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Chris Zinda discusses how groups such as those involved in the armed standoff in Oregon are influenced by the likes of the Mormon Church, the John Birch Society and Koch-funded Americans for Prosperity.

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JAISAL NOOR, TRNN: Armed militiamen who some are calling domestic terrorists have occupied a federal wildlife refuge in Oregon and vowed to remain until their demands are met in what’s just the latest skirmish over federal land management in the West. Led by Ammon Bundy, son of infamous Utah rancher Cliven Bundy, they are demanding the release of two Oregon ranchers convicted of Arson: Dwight Hammond and his son Steven. In a video published to YouTube, Ammon Bundy said his faith inspired him to travel to Oregon. AMMON BUNDY: I began to understand how the Lord felt about the Hammonds. I began to understand about how the Lord, how the Lord felt about Harney County and about this country. And I, I clearly understood that the Lord was not pleased with what was happening to the Hammonds. NOOR: But what hasn’t been as widely reported are the close ties between the movement represented by figures like Bundy and various corporate and political interests, including those of the agribusiness as well as the infamous Koch brothers. Now joining us to discuss this is Chris Zinda. He’s a homemaker who’s worked for the National Park Service for ten years. He’s left the Park Service since then. He writes a biweekly column for the Southern Utah Independent. He wrote a piece on this subject for Counterpunch, titled Constitutional Crisis in the Heart of Dixie. Thanks so much for joining us. CHRIS ZINDA: Thank you for having me. NOOR: Let’s start with Bundy’s faith. He’s a Mormon, he’s a follower of the Church of Latter-day Saints. We just heard Bundy say God told him to travel to Oregon and carry out essentially what is an armed insurrection and sedition against the federal government. You say this is just a part of a civil war that has been underway in the American West for the past 150 years. Can you tell us more? ZINDA: I suggest in my piece that it’s no secret that the anti-public lands Western movement here is as a result of folks from Utah. Brigham Young and LDS people, when they came West, their intention was to develop the state of Deseret. They had fled New York and then from Illinois, and were persecuted by people in the East and were seeking asylum, if you will, or they were refugees of a different sense, and decided that they would head West in wagon carts and establish the state of Deseret, which would be their own. During that time period Brigham Young sent people into Mexico, into Arizona, to California, and even into Harney County where Ammon Bundy is now, to claim the state of Deseret for Utah. So how does this, how does this get into LDS culture. The LDS culture is very protective of the state of Deseret. And from the beginning Brigham Young had suggested–I’m going to read a bit of a quote, if I may. “And in relation,” he says, “and when the Constitution of the United States hangs, as it were, upon a single thread, they will have to call the Mormon elders to save it from utter destruction, and they will step forward to do it.” And that was the Journal of Discourses, 2-1-82. And so from the very beginning LDS people were taught to defend the Constitution as they saw it, and defend the state of Deseret. And backing up a bit, I would suggest that people read the book by John Krakauer, called Under the Banner of Heaven, whereby he speaks about LDS, or fringe groups of the LDS faith, and revelatory theology. Which–Joseph Smith had Mormonism revealed to him in New York. And at the time, Joseph Smith then suggested that everyone had the ability to speak with the Lord, and was to act accordingly. Later Joseph Smith and the apostles got rid of that doctrine and left it to the prophet. However there are fringe groups, particularly here in southern Utah, and the FLDS people, the Fundamentalist Latter-day Saints in Colorado City, adhere to this question of revelation. That’s where Warren Jeffs comes in. NOOR: And to be clear, Smith was the founder of the Church of Latter-day Saints. ZINDA: That’s right, I’m sorry. Yes, that’s right. And so you know, Mr. Bundy and another fellow by the name of LaVoy Finicum, and Ammon Bundy himself, they all seem to be speaking with the Lord, and seem to be acting upon that. And they are indeed carrying out Brigham Young’s wishes, which is coming to the defense of the Constitution. And they, as LDS elders, are stepping forward. NOOR: So I wanted to get your take on what the response of the authorities has been. We understand the FBI has been leading the response. They have called for a peaceful resolution to this, to this matter. But you know, compared to how, you know, black protesters, Black Lives Matter protesters, Native American protesters have been, who have had maybe somewhat similar demands over the past decades, have they been treated, which has been violent–you know, people have gone on social media and talked, you know, talked about what if armed Muslims had done a similar thing. You know, so I think it’s pretty clear there’s been a, a double standard in how these, these armed white men have been treated. Talk–put that in the context of how historically the federal government has responded to these demands and these armed actions they’ve carried out. ZINDA: Sure enough. Well, I’m very sensitive to how law enforcement has responded to this event, and the former Bundy event, in comparison to Ferguson and Baltimore and other areas around the country. There’s no doubt there is a disparate treatment of individuals. That said, I would suggest that this anti-public lands militia movement is, although is composed of predominantly white males, but it is also composed in part of former military and law enforcement individuals. For example, the Oath Keepers–who to their credit have not gone to Ammon Bundy’s aid, and that is a current split in the militia movement, as I see it. The Oath Keepers themselves recruit former military and law enforcement people, and current military and law enforcement to be part of their, their apparatchik. And the same is true for Richard Mack’s Constitutional Sheriffs and [Police] Officers Association. They too encourage particularly county sheriffs to enforce what they see as county home rule, or natural law. And so in turn, is it any wonder that law enforcement, even if they have a racial bias, were to be reticent at firing upon or, or, or even engaging people who may even be of their own, come from their own? [Sure] some of them may even be part of some of these organizations. But that said, the federal government doesn’t want any kind of bloodshed. I mean, they certainly don’t want to see a massacre in any kind of form. And I think that they were right to be able to, to, cutting back at the April 14, or April 2014 Bundy affair. But they haven’t done anything since. They haven’t–we haven’t seen people be held accountable for their actions in 2014. And as a result of that Ammon Bundy himself, the militia leaders like Jon Ritzheimer and Blaine Cooper and others, they point to being emboldened by federal law enforcement inaction during the 2014 Bundy affair. And I think that they are, in turn are counting on that now, [at them] all here in Oregon. NOOR: And I wanted to also ask you how this movement ties in with the John Birch Society, the Koch brothers, and other large agribusiness powers in that area. ZINDA: As I suggested in my piece, there’s a long connection between Fred Koch and the LDS church. For example, Fred Koch was a founding member of the John Birch Society. NOOR: And Fred Koch is the father of the Koch brother–the infamous Koch brothers. ZINDA: That’s correct. And former prophet Ezra Taft Benson, prophet of the LDS church, was also instrumental in creating the John Birch Society, and even served as Eisenhower’s secretary of the Department of Agriculture at the time. And there was a split, even in the ’50s, in the John Birch Society, within the LDS church where the LDS formally admonished Ezra Taft Benson and others who were promoting the JBS and their influence in the LDS church, and vice versa. But if you flash forward to today, the John Birch Society four years ago had a split within it that–essentially it was an LDS-non LDS split, where a fellow by the name of John Fatheringham created a splinter group that carried forward with these John Birch Society kinds of ideas. And Mr. Fatheringham is LDS. So to this day, currently, the Koch foundation of course is interested in public lands because they wish to extract anything they can from it. They fund the American Legislative Exchange Council, through the Donors Trust, which in turn funds groups like the American Lands Council that is headed by another LDS fellow by the name of Ken Ivory. And in turn the American Lands Council is used as a platform for Utah state legislators and congressional members to forward anti-public lands legislation and return states–public lands to states. On the flipside, the LDS church has substantial business interests in public lands. People need to understand the LDS church has a public and a private aspect to their operations. The private not-for-profit aspect is related to their church functions, and they’ve got a business aspect to them that is one of the largest corporations in the world. And because they are considered private they do not need to disclose financial statements. Bloomberg did a piece in 2012 that did a very good job at tying together the LDS moneyed interests, but suffice it to say they are the largest cattle operation in the United States. They hold agricultural interests throughout the West. NOOR: And this is a church. This is a for-profit church, I think it’s important to emphasize. It’s not a nonprofit, as typical religious institutions are. ZINDA: That’s correct. And so they use their for-profit agricultural interests for profit enterprises. But they also use a portion of these for-profit enterprises to divert to their nonprofit enterprises. And the LDS church is very good and well-known for their social welfare programs. NOOR: All right. Chris Zinda, thanks so much for joining us. ZINDA: Thank you very much. NOOR: Thank you for joining us at the Real News Network.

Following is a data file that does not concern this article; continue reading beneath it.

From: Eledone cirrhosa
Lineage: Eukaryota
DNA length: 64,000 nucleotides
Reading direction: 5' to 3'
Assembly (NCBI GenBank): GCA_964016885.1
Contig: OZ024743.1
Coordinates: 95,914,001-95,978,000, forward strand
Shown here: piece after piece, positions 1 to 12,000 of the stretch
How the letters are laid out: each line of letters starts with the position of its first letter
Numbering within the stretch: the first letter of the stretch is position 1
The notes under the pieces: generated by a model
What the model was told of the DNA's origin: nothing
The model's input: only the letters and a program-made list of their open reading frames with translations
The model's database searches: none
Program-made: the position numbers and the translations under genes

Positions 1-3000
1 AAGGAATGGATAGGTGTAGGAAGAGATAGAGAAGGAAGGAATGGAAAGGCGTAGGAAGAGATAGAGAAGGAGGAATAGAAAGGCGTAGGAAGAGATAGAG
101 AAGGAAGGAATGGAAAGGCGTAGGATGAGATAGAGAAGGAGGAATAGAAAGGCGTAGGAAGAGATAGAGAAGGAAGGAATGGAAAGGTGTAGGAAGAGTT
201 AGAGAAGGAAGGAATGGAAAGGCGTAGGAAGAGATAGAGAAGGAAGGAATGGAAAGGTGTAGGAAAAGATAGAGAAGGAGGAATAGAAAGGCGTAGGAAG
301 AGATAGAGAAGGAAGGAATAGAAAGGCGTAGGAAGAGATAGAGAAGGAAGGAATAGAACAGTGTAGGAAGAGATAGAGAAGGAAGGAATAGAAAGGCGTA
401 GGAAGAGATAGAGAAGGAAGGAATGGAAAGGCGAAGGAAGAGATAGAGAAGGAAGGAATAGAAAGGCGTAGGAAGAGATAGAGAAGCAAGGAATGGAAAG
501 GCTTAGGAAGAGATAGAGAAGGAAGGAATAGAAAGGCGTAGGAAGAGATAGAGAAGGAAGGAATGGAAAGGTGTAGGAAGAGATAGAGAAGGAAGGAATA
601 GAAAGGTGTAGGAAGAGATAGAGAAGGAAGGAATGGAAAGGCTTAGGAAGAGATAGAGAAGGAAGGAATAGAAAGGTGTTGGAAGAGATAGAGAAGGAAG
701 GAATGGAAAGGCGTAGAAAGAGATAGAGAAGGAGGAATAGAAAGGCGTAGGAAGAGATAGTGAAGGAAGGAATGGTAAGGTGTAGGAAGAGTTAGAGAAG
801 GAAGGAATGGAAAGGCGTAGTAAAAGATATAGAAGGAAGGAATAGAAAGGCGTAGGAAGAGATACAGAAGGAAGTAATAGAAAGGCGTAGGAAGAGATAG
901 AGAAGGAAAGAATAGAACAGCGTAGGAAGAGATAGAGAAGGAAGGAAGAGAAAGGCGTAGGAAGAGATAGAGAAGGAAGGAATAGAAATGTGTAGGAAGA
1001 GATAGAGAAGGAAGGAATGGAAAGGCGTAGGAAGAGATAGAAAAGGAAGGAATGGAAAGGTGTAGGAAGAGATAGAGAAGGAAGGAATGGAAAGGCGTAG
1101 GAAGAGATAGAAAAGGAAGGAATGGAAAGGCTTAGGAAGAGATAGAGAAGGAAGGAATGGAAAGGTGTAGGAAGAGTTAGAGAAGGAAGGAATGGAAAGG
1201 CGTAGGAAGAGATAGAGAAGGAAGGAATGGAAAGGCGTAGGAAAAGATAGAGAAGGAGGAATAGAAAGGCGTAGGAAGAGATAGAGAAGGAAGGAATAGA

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Chris Zinda is a stay-at-home parent, activist and writer living in New Harmony, Utah.